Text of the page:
Tips for Organizing Website Content
Whether your website represents a small business or a large eCommerce corporation, a nonprofit or a simple blog, keeping your content nicely organized is key to the user experience (UX) you are presenting. A cluttered, messy website with no clear pathways to information can be a major turnoff to your website visitors. If you don’t make it easy for them to find (and perhaps purchase) what they seek, they will go looking somewhere else. Keep visitors on your site by applying these tips for organizing website content.
First, identify these three things.
- Brand. Who are you? Are you a media website offering loads of information and education? Are you a nonprofit offering assistance to those in need? Are you a retailer selling a product? Define your brand’s identity and move forward from there.
- Call to action. What do you want your visitors to do? Do you want them to read, give you their email address, register for a webinar, donate, or make a purchase? Identify what you want your website visitors to do when they’re on your website, and you’ll have a better understanding as to how to organize your content.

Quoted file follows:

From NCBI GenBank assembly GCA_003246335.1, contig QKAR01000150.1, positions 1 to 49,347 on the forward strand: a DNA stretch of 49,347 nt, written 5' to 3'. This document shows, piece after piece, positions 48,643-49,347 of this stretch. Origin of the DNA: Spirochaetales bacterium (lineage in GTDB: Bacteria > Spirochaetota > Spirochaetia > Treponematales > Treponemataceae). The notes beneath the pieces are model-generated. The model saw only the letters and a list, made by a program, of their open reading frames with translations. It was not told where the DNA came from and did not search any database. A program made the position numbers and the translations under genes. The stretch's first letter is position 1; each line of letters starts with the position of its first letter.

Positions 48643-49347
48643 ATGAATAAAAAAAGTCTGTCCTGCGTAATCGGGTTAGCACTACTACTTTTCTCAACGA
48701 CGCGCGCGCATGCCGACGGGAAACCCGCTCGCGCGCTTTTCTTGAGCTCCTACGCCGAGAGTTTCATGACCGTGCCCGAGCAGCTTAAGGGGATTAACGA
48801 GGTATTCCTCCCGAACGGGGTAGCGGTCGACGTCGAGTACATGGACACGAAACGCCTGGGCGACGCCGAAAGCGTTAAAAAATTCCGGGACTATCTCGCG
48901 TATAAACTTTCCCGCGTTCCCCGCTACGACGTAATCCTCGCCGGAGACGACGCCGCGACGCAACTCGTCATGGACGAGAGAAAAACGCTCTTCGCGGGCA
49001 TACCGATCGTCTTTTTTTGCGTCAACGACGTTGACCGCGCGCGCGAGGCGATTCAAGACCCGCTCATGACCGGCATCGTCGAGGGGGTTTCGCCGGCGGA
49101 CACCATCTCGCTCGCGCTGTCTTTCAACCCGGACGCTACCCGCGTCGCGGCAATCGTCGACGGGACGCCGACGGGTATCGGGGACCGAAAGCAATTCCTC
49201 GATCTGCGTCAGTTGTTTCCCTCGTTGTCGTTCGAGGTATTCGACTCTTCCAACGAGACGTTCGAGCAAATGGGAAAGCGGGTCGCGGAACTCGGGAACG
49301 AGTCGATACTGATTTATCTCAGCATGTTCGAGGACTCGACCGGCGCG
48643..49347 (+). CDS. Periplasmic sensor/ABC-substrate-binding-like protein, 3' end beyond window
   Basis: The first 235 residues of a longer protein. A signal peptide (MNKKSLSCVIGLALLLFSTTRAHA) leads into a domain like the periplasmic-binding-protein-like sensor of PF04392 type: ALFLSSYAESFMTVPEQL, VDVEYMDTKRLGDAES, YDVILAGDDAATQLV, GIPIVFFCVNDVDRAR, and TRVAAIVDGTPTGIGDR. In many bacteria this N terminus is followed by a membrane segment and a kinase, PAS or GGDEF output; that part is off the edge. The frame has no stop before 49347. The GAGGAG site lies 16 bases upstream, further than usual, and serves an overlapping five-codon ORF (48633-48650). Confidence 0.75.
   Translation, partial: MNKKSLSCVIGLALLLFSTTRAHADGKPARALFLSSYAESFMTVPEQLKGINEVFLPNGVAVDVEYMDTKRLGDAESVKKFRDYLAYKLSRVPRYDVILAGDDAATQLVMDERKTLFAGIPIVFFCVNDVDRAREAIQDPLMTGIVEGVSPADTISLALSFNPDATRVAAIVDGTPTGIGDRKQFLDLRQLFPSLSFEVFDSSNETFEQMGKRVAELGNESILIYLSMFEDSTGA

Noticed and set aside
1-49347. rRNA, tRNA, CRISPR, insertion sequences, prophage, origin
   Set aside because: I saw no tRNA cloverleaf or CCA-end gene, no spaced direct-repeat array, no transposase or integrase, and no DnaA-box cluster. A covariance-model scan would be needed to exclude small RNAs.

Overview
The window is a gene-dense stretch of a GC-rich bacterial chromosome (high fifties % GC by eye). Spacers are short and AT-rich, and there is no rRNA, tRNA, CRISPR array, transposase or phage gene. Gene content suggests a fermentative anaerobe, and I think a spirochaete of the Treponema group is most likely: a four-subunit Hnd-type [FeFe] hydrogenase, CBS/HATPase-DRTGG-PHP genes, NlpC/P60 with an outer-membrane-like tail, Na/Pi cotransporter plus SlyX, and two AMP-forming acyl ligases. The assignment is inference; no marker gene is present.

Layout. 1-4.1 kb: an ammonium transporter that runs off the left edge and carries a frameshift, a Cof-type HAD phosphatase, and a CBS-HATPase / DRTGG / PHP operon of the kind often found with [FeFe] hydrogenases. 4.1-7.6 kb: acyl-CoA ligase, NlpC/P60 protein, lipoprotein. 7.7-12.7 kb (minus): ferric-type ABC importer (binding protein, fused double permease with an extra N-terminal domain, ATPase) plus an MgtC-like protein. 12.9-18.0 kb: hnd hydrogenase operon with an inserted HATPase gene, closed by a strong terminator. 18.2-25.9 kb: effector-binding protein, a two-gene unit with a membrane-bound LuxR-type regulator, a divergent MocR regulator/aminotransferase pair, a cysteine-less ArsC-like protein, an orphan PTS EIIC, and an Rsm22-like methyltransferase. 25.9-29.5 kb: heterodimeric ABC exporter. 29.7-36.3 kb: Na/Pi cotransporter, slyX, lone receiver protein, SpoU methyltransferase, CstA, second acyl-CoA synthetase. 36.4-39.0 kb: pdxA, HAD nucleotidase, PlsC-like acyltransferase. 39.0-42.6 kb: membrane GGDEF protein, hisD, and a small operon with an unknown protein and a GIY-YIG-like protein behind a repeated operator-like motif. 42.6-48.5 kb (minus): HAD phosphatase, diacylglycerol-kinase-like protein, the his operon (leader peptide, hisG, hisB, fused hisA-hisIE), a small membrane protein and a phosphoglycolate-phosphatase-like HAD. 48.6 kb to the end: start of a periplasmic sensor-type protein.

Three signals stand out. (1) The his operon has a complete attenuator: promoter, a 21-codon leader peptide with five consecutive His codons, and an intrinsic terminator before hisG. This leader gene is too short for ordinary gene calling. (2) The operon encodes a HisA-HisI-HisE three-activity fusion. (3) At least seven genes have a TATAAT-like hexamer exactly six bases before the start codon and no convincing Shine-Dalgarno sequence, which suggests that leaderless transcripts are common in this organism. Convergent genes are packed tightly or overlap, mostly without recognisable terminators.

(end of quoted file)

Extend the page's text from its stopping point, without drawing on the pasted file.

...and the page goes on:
- Target audience. Who is your website for? Your audience may be multiple types. For example, a nonprofit website’s audience will more than likely be people in need of their services, donors, sponsors, volunteers, board members, and foundations. Knowing the people who make up your audience will give you insight. Look at your website through their eyes and imagine how they would like to see content displayed for their personal UX.
Take a look at AllClear ID. Not only is it plain to see what solutions the company provides, but the call to action is straightforward with evident Learn More buttons. Plus, because AllClear ID services both consumers and businesses, there are obvious pathways for each audience.
These pages should be on every website.
No matter your business, service, or purpose of your website, it should go without saying that there are certain pages that every website should have. These pages will set the stage for how the rest of your content should be organized. Consider these pages as the foundation of your site and your additional content.
- Home. Your home page is the first thing people see when they visit your URL (i.e., www.yourdomainname.com). This page should be a brief overview of your brand identity — who you are and what you do.
- About. This page allows for more storytelling. It’s there that you can go into more details about the history, mission, and purpose of your organization and website.